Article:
LeMoyne-Owen College was created by a 1968 merger combining two Historically Black Colleges located in Memphis, Tennessee. But its true origin would predate this merger by more than a century. The four-year private college takes its name and its esteem from a fascinating but lesser known figure in American history. Francis Julius LeMoyne lived, prospered and died in the town of Washington, Pennsylvania. But his legacy is considerable in Memphis, Tennessee.
Francis Julius came into the world in 1798, attended Washington and Jefferson College, and subsequently achieved personal success as a physician. Obviously, he did a whole bunch of other stuff in between, but the point is, he was successful. Still, his greatest contributions would all come much later in life. Indeed, LeMoyne left a distinguished mark on history as a passionate abolitionist. It is fitting, then, that his name would become affiliated in perpetuity with a college forged in the fires of Civil War.
In 1862, Union troops came to occupy Memphis. Upon doing so, they dispatched the American Missionary Association (AMA) to establish a number of elementary schools for free blacks and escaped slaves. That year, the school that would become LeMoyne was established for this purpose.
Naturally, its mission placed it directly in the crosshairs when race riots engulfed Memphis in 1866. The school was destroyed. Though it would be rebuilt the following year, the true turning point in its history came in 1870 when the doctor from Washington, PA elected to make a donation of $20,000. LeMoyne’s act of charity made possible the establishment of LeMoyne Normal and Commercial School. And just in case that wasn’t enough to earn him the honor of having a school named for him, Francis gifted the campus its elegant Hutchress striking tower clock upon making his first visit in 1871.
Lest you should think the story ends there, LeMoyne’s most widely proliferated contribution to history was yet to come. Indeed, shortly after LeMoyne lent his name to a college, he returned home to Washington, PA and, as a prominent local citizen, became increasingly concerned that decomposing bodies buried in the soil were tainting the water supply and contributing to illness. (Bet you didn’t know I was going to say that.)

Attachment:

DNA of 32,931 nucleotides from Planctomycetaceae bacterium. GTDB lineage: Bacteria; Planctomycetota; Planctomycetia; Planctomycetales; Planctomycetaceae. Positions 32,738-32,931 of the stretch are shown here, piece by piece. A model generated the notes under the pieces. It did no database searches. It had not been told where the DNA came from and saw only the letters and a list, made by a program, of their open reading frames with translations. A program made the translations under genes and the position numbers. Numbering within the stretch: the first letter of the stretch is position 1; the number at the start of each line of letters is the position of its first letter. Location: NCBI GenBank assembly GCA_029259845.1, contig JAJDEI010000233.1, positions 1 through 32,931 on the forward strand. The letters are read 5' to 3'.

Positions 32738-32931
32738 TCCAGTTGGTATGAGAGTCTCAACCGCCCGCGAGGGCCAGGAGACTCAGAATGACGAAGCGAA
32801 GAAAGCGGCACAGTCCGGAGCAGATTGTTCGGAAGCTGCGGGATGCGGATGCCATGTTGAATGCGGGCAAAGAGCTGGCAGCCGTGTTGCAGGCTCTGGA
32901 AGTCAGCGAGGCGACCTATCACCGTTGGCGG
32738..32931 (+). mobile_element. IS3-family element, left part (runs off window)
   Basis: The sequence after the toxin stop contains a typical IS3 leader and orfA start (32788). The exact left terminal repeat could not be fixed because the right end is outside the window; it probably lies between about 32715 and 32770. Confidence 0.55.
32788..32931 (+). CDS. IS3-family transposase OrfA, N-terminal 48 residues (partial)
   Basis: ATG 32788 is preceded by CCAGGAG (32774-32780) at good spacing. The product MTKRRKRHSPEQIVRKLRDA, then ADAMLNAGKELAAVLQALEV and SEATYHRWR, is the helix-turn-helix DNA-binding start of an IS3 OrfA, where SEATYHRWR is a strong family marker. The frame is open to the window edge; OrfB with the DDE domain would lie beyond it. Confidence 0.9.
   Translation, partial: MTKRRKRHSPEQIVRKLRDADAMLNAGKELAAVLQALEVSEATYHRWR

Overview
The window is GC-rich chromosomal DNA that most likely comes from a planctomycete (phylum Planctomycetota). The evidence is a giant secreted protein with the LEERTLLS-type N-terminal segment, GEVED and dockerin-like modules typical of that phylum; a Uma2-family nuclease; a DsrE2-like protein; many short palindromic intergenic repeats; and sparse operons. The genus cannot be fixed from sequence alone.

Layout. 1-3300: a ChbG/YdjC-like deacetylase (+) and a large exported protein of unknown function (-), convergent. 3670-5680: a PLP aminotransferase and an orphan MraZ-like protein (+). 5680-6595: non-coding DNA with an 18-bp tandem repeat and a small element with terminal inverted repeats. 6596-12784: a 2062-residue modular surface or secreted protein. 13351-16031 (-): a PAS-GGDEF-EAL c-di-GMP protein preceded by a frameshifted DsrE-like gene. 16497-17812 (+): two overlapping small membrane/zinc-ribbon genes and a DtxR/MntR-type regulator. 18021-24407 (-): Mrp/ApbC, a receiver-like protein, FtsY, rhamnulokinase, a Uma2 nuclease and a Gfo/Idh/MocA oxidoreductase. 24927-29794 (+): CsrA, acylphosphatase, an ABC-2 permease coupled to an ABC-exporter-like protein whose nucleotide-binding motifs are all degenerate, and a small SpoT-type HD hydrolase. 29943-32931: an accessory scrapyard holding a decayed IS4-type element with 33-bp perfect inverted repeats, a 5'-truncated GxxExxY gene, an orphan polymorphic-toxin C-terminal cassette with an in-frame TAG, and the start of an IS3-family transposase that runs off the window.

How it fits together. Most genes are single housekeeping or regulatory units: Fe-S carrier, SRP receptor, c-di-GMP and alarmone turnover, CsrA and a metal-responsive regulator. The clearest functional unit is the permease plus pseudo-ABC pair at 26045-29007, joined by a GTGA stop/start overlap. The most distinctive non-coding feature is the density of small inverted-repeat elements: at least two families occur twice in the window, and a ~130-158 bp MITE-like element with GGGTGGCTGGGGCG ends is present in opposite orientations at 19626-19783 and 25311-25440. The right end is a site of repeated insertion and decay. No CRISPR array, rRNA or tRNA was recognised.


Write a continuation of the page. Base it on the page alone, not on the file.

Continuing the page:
Being the industrious man he was, LeMoyne did more than just buying a Brita water filter and writing concerned letters to his local councilman. Instead, taking a cue from a practice more regularly employed in Europe, LeMoyne established the very first crematorium in America! (Sorry for the exclamation point. In retrospect, and given the subject matter, the enthusiastic punctuation seems sort of inappropriate.)
Nonetheless, it was quite the accomplishment. LeMoyne built the facility on his own property, on a spot known cheerfully to locals as Gallow’s Hill. The crematory would perform its first cremation in 1876, and an additional forty cremations over the next quarter century before shuttering its facilities in 1901.
LeMoyne would himself soon be the beneficiary of his own innovation. He became only the third person to pass through the Gallow’s Hill crematorium when, in 1879 he passed at the age of eighty-one. If you’d like to learn more about Francis Julius LeMoyne, go visit the public library in Washington, Pennsylvania . . . which he also founded.
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